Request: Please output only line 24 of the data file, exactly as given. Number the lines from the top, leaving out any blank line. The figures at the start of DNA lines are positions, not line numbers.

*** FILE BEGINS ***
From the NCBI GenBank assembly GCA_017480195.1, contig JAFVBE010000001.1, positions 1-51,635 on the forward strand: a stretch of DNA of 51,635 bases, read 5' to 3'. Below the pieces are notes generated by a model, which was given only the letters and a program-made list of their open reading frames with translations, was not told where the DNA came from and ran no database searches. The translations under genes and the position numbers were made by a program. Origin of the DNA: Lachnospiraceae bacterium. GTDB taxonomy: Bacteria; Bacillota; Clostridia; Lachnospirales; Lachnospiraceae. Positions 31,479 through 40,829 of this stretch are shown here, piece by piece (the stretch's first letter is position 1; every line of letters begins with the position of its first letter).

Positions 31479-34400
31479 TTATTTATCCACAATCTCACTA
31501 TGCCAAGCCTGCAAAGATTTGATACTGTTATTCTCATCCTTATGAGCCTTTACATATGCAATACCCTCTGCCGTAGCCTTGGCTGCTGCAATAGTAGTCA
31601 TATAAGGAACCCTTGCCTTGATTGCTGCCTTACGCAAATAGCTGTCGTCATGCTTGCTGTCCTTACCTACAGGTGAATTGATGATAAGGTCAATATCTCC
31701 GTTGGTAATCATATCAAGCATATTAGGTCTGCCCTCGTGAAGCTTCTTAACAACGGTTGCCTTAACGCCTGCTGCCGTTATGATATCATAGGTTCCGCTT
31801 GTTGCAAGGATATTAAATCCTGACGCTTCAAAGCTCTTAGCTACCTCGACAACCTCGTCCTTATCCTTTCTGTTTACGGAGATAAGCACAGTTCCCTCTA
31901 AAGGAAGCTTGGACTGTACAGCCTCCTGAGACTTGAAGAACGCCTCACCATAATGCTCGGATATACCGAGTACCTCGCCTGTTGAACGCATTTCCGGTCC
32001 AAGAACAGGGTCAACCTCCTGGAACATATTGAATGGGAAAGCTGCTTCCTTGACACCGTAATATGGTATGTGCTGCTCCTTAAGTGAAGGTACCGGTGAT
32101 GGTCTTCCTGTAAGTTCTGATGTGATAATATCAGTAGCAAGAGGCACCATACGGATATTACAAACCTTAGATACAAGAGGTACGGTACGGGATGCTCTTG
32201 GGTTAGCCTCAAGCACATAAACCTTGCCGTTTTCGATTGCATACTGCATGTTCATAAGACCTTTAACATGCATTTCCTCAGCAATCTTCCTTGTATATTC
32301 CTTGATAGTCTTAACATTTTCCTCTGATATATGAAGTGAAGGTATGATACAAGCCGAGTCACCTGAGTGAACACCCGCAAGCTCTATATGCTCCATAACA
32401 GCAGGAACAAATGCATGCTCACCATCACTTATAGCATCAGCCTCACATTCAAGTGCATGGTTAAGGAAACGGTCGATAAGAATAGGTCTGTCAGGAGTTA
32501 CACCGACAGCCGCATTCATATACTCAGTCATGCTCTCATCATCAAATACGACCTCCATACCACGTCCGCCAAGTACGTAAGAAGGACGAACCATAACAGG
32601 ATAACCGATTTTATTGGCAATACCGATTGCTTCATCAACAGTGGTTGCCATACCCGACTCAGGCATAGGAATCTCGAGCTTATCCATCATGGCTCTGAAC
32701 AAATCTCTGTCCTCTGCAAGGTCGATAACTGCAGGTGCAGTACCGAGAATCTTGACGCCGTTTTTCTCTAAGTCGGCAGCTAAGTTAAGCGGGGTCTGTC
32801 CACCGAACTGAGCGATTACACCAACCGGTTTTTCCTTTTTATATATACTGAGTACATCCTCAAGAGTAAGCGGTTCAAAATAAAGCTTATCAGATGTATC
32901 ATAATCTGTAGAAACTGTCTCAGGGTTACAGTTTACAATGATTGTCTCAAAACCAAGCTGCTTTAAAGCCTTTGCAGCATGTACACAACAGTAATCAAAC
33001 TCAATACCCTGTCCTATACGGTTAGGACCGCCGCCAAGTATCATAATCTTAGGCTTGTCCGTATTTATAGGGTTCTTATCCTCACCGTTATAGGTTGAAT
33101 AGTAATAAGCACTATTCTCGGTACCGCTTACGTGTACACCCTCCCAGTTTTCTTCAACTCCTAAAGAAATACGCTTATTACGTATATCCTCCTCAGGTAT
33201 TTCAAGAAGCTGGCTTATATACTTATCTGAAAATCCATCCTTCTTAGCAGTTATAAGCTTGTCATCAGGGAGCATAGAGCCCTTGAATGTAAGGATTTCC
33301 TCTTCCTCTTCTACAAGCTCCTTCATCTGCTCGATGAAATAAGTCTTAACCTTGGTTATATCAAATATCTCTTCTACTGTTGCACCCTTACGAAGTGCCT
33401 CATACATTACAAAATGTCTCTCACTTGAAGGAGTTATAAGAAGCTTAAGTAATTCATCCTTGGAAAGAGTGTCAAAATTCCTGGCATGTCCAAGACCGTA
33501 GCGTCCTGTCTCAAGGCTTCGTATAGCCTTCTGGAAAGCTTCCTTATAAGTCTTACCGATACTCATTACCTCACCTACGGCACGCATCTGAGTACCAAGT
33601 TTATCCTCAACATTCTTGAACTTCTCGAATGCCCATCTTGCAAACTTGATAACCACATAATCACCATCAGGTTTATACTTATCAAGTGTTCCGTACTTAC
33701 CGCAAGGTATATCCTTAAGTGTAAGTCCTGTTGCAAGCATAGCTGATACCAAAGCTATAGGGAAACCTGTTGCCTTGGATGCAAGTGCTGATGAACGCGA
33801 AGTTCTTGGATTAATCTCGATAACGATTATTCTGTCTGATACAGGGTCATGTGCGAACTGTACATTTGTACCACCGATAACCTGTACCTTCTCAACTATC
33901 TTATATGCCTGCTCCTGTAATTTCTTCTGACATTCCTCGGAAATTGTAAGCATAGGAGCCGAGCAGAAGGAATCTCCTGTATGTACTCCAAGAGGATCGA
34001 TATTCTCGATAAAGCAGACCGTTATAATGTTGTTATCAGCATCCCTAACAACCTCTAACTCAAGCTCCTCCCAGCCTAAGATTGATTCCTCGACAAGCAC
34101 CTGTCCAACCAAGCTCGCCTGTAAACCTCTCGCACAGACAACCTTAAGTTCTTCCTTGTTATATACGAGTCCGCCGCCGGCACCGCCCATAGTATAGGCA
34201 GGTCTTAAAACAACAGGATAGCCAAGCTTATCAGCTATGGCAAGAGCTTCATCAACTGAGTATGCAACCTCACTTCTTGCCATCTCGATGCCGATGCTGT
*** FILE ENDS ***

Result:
33501 GCGTCCTGTCTCAAGGCTTCGTATAGCCTTCTGGAAAGCTTCCTTATAAGTCTTACCGATACTCATTACCTCACCTACGGCACGCATCTGAGTACCAAGT